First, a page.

Passport loopholes help child abductors: Labour calls for more thorough checks at post offices

Click to follow
The Independent Online
PASSPORTS are being issued for children without any check being made that the adult applicant is a relative, or that the child is correctly identified. There are more than 1,200 child abductions a year from the UK, and many of these are aided by easy loopholes in the system for acquiring temporary travel documents. The Independent has discovered it is possible to include a child on a visitor's passport without providing any evidence that the applicant is a parent, that he or she has permission of the other parent to take the child out of the country or that the child is subject to a custody order.

At one post office, in Hampstead, north London, a visitor's passport, which allows travel to 25 countries, including Tunisia and Turkey, was issued for a child and adult who do not share the same surname. No request was made for legal documents (a birth certificate, for instance) that would indicate who the child's parents were. Nor was it necessary to prove that the name given for the child was real.

Only children above the age of eight are legally permitted to be included on a visitor's passport. In this case, the child was two months old.

The cross-party Parliamentary Working Party on Child Abduction, published a detailed report in March, which called for a new passport regime, which only allows children to travel on their own travel documents.

The report concludes that, at the least, photographs of children should be included in temporary family passports. The Government has ignored the report's recommendations.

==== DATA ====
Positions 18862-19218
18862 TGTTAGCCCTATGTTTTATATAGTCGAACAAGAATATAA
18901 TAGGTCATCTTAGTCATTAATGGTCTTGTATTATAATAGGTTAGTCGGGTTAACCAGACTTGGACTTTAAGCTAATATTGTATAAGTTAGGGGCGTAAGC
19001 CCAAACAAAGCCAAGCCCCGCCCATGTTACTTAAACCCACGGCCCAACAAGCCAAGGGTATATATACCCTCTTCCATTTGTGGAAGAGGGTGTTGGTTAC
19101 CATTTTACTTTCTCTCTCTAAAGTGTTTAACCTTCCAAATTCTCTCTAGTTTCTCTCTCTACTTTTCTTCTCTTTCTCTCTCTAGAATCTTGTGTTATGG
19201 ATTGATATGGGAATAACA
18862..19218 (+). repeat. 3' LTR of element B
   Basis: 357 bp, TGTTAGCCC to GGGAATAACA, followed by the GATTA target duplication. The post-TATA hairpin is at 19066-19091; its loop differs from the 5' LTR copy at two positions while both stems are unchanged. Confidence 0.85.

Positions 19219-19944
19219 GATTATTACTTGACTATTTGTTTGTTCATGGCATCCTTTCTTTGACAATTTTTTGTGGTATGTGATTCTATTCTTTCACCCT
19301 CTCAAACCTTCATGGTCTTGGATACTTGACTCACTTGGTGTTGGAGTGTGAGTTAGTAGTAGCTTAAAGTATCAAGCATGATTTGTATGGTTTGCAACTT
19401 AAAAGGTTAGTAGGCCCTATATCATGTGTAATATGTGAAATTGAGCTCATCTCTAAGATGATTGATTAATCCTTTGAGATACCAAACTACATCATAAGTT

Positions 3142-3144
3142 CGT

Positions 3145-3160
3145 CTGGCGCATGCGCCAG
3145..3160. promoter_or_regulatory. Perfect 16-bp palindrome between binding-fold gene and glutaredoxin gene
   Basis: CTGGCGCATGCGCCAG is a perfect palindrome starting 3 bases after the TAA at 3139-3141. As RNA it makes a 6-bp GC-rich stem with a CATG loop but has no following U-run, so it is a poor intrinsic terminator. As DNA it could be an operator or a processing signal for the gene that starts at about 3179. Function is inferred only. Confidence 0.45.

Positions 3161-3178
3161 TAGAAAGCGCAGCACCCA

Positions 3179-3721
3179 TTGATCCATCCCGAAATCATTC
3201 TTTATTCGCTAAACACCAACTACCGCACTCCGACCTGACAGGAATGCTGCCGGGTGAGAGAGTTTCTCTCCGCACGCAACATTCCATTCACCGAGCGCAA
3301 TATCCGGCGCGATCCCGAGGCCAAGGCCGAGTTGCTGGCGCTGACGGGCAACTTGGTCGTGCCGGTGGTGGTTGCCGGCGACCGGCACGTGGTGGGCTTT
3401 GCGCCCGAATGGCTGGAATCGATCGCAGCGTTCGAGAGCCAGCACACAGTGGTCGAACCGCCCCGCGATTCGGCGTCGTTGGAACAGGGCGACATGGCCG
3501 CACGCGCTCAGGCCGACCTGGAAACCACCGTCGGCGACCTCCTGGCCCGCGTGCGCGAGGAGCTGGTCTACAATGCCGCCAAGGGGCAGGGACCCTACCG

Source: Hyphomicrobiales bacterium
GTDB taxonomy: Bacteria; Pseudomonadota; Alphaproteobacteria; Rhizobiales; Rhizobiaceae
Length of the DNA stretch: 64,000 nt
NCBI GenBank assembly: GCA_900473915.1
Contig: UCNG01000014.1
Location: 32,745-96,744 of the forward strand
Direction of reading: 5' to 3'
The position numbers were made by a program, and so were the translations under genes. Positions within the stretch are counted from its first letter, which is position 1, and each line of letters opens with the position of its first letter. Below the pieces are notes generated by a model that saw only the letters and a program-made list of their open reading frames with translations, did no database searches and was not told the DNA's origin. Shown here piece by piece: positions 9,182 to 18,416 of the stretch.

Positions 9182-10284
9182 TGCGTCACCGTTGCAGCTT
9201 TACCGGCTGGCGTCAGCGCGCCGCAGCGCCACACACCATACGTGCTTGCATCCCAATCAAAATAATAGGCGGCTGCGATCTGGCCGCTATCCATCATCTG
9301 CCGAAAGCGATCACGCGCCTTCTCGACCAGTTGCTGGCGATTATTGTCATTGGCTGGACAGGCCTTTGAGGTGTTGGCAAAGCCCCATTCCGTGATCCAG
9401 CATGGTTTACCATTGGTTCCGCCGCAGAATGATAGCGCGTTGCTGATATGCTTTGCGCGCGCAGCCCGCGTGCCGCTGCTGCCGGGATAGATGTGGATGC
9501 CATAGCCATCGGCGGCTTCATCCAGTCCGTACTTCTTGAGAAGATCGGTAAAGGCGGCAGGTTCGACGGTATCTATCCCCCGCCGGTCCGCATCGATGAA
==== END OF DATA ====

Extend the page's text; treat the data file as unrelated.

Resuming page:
Labour is to call for more effective controls. Tony Blair, shadow Home Secretary, said: 'Clearly more action needs to be taken to tighten the system up. We will be raising the matter with the Government.'

The Home Office said last week that it had started an investigation into the issue of the passport from Hampstead.

A spokeswoman said the mother's consent was required before a temporary passport could be issued. But this is only true in a minority of cases.

According to the application forms for both the visitor's passport and the British excursion document, which allows travel to France only, the mother's consent is only required if the parents are not married. However, there is no way for the post office to find out whether the parents are married because the application form does not ask for production of a marriage licence.

The spokeswoman conceded: 'We are aware that there is a problem with child abduction; and there are lists of endangered children held at airports, but it also works the other way - you cannot make it too difficult for parents to take children with them on holiday. I can only apologise about this incident.'

To include a child on a visitor's passport, an adult needs to provide proof of his identity (this can be nothing more than a bank cheque card, or a gas bill).

The issue of temporary travel papers with virtually no supporting documentation is also commonplace, according to Reunite, a voluntary organisation which is campaigning for much tighter controls over passports. If it was not so easy to put children on temporary passports, most abductors would be thwarted.

If a parent is suspected of planning an abduction, the parent with custody has the right to ask the Home Office to ensure that no passport is issued for the child. But this only applies to permanent passports.

There is no central register of visitor's passports. Not even the police can quickly find out whether one has been issued.

'We are particularly concerned because the temporary non-visa passports, which are not controlled, provide access to Tunisia, which leads on to Libya, and Turkey, which leads to Iran,' said Anne-Marie Hutchinson, chairman of Reunite.

In many abductions dealt with by Reunite, temporary passports are blamed for an easy exit from the UK.